Why Prohibition Doesn’t Work and Is Even Worse Than You Think
The Eighteenth Amendment has been a smashing success, effectively banning all production, sale, and transport of the Devil’s Drink in the United States since 1919. Wait – what’s that? It only lasted 14 years before it was repealed? What?! But it was such a great idea!
Time Magazine officially crowned alcohol prohibition one of the worst ideas of the 20th Century (if they actually ranked the ideas, it’d probably fall somewhere between National Socialism and the Red Sox selling Babe Ruth to the Yankees). Not only did prohibition fail to curb the imbibing of the masses, but it also resulted in the growth of organized crime and corruption so overwhelming that court dockets couldn’t keep up with the charges. Unsurprisingly, the nation rejoiced when Congress repealed the amendment in 1933.
When it comes to banning popular activities that stand to generate enormous sums of licensing and tax revenues (not talking about pot, Cheech) you’d think that the federal government would have learned its lesson the first time around, wouldn’t you? Yeah, you know where I’m going with this…
According to the Congressional Committee on Taxation, the U.S. stands to gain $42 billion in tax revenue in the first 10 years following federal legalization of online gambling. Online casinos would also be subject to licensing fees to operate in the U.S., which would reach into the billions, and legalization would create tens of thousands American jobs. Not to mention that online gambling does not pose a threat to traditional brick-and-mortar casinos. In fact, the brick-and-mortar casino giants like MGM Grand and Wynn Resorts are anxious to get in on the action. So add that all up, factor in the slow economic recovery, the need to create jobs, and a staggering national deficit – legalization seems pretty enticing.
So, in these dire times, what could possibly justify banning such a potentially lucrative activity? Advocates of the federal government’s prohibitionist regime argue that Internet gambling enables addictive behavior, causes bankruptcy, harms minors, and promotes organized crime. Under the government’s current approach, however, the law only proscribes Internet casinos from operating. Since it would be nearly impossible to prosecute all individual gamblers, the law does not criminalize the actions of an individual bettor. Despite the lack of domestic online casinos, demand for Internet gambling has not waned. As a result of federal policy, in 2010, Americans gambled an estimated $16 billion through offshore Internet casinos. These shady websites operate free from government regulation, thereby exposing Americans to the very same dangers supposedly justifying the prohibitionist regime.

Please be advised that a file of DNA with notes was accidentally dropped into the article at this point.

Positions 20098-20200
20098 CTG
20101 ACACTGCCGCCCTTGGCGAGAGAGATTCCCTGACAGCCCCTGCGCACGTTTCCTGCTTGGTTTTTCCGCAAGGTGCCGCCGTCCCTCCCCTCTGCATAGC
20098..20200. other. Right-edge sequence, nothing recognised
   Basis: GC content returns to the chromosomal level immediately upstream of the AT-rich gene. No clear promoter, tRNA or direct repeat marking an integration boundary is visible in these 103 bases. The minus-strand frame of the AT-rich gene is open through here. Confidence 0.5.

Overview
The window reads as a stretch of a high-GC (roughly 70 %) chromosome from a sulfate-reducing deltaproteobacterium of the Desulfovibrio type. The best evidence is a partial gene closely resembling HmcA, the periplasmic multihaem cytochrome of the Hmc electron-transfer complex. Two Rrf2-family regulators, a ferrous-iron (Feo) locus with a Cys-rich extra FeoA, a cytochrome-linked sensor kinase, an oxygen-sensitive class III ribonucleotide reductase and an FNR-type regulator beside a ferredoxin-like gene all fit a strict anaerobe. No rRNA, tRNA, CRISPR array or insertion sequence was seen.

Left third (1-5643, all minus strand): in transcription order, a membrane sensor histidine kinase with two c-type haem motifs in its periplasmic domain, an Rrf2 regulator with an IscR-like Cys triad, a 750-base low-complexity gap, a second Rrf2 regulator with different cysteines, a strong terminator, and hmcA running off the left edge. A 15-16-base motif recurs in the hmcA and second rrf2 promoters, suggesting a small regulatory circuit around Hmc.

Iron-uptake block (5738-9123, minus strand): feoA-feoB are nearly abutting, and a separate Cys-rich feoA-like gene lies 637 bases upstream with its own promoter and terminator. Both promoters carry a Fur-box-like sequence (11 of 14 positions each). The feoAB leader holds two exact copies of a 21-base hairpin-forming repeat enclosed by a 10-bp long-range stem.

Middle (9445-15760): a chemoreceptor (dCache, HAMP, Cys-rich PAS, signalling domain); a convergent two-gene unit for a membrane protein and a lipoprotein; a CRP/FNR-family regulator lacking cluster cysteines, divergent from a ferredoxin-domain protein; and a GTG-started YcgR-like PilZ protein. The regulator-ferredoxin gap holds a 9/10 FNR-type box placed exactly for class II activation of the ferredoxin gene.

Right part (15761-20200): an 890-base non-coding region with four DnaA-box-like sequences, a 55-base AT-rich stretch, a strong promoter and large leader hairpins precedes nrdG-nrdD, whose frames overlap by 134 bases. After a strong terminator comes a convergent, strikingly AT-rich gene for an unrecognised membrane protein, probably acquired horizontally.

Now let’s take a look at Internet gambling prohibition actually fulfills its objectives. Failure to prevent addictive behavior and personal bankruptcy due to offshore websites lack of concern for its customers? Check. Ineffective age verification software on sketchy third-world websites that allow underage Americans to gamble? Check. Promoting organized crime through non-existent regulation of offshore websites? Check. Forcing billions of American dollars overseas to fraudulent service providers? Check. Being mired in the unfavorable position of incurring all the social costs of Internet gambling without reaping any of the financial benefits? Check.
Next time Congress wants to cut Granny’s Medicare, maybe we could bring some of that American money back here to the States where it can do some good, although I wouldn’t tell Granny to hold her breath. Just like the Eighteenth Amendment, our legislature acts like it has another winning hand. Not too surprising coming from a Congress less popular than polygamy.